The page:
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Armenia Turky news

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  • Armenia Turky news

    TURKEY FACING ILHAM ALIYEV'S "RIGHTEOUS ANGER"?

    Azerbaijan is waiting for Turkish explanations on the opening of
    Yerevan-Van flights, the latters not matching Ankara's official stance.

    A report on the opening of direct Yerevan-Van flights threw Baku
    into another fit of hysterics. Azerbaijan seems to believe that any
    Armenia-related step initiated by Russia or Turkey must be coordinated
    with Baku for fear of the "righteous anger" of Ilham Aliyev.

    PanARMENIAN.Net - Current hysterics is the second major one after
    Zurich Protocols. The Protocols were doomed to oblivion form the
    onset, the Yerevan-Van flights, on the other hand, belonging to a
    realm of business, are much more likely to work. Formally, the flights
    were initiated by a private Turkish company Bora Jet. Baku, however,
    suspects that Ankara might actually be behind the private initiative,
    with Turkish President's congratulatory message to Armenian leader
    on the latter's reelection further undermining Azeri authorities'
    trust towards Turkey's policy line.

    The executive secretary of Yeni Azerbaijan ruling party Ali Akhmedov
    stated that Baku is waiting for Turkish explanations over the launch of
    the flight. He further expressed Baku's reluctance to accept a possible
    Turkish-Armenian rapprochement while "Azeri lands remain occupied."

    Azeri president's administration expressed a similar stance, with the
    officials stressing Baku's "sensitivity" to any contacts with Armenia
    or Nagorno Karabakh. "Baku deems such contacts to signal support for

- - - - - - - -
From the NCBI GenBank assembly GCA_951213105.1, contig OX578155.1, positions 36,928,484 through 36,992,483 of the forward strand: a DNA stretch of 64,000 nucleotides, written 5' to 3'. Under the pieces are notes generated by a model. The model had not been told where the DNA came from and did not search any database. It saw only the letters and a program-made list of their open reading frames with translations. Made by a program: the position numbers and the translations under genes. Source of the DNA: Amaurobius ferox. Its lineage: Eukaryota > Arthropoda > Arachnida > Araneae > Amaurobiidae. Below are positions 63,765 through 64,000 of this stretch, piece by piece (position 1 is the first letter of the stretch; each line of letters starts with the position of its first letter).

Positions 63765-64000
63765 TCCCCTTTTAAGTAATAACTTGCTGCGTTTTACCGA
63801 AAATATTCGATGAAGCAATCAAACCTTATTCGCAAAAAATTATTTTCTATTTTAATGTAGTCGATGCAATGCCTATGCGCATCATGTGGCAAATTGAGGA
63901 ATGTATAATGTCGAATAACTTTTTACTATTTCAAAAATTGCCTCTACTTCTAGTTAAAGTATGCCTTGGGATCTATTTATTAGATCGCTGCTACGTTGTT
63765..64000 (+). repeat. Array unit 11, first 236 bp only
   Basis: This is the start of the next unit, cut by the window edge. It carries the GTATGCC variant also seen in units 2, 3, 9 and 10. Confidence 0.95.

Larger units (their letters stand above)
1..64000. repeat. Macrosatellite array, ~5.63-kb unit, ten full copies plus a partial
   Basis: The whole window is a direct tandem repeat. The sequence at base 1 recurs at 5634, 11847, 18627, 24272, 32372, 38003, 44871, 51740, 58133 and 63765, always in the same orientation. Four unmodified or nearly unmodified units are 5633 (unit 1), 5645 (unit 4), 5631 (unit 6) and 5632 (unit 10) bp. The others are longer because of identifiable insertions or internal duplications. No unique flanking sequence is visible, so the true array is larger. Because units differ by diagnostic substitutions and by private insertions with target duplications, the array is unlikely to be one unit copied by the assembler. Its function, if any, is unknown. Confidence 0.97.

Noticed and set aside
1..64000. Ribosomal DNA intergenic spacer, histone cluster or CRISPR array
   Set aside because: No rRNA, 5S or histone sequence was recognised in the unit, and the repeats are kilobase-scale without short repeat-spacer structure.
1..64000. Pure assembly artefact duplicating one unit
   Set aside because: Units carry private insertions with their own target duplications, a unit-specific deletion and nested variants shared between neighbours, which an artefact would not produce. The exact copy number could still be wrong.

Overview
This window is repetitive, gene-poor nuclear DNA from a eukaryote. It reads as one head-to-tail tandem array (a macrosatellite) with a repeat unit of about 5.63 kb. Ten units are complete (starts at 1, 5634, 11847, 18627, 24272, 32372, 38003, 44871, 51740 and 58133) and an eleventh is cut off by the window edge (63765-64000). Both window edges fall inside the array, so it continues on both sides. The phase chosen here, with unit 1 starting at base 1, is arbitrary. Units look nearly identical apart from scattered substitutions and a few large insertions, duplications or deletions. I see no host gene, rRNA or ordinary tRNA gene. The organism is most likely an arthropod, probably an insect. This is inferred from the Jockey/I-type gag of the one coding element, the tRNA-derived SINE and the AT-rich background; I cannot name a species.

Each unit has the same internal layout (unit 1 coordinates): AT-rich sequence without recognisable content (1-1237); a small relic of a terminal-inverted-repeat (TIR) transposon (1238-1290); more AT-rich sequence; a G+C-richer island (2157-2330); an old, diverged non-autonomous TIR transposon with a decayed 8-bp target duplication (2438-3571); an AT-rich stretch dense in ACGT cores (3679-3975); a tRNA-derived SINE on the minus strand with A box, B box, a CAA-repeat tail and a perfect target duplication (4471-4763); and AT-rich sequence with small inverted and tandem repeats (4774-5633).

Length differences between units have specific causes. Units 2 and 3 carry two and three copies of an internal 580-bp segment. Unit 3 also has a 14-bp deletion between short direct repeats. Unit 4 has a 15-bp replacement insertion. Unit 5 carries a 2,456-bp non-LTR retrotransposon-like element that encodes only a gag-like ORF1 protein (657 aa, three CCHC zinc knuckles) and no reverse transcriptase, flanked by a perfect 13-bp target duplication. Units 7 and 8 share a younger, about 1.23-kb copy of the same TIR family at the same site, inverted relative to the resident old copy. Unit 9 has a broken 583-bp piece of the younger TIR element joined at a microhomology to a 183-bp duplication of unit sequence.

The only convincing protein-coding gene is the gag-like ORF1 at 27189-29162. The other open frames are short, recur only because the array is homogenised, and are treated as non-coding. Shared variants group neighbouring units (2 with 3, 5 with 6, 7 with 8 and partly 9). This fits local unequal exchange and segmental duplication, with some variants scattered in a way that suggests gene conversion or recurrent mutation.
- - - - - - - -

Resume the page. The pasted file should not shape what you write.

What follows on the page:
Armenia," the Head of the Presidential Administration's Department
    on Social Political Issues Ali Hasanov said.

    Turkish Ambassador to Azerbaijan Ismail Alper Coskun reassured Baku,
    noting that the launch of the private company's flight shouldn't cause
    doubts as to the official position of Ankara. However a political
    analyst Mubariz Ahmedoglu, who's known to be close to governmental
    circles, refuted the envoy's version of a "private initiative." "No
    flights in Turkey can be allowed without the official permission of
    the Turkish government, regardless of financials gains. There's no
    need trying to trick Azerbaijan," he said.

    Baku, however, is the only one to blame for the trap it got caught
    into. The flights might well be followed by a resumption of a
    Kars-Gyumri railway connection. Also, the change of power in Georgia
    may alter the regional position of Azerbaijan, which is the main
    cause of concern for he latter. And the "countless oil-brought riches"
    which Baku will soon run out of won't affect the situation. It's hard
    to believe Ilham Aliyev is unaware of the fact, but the inertia of
    thought prompts him to continue dictating conditions.

    Turkey is currently facing an unpleasant situation - with the 100th
    anniversary of the Armenian Genocide in Ottoman Empire to be marked
    in 2 years, Ankara feels constrained to take some steps. Yerevan-Van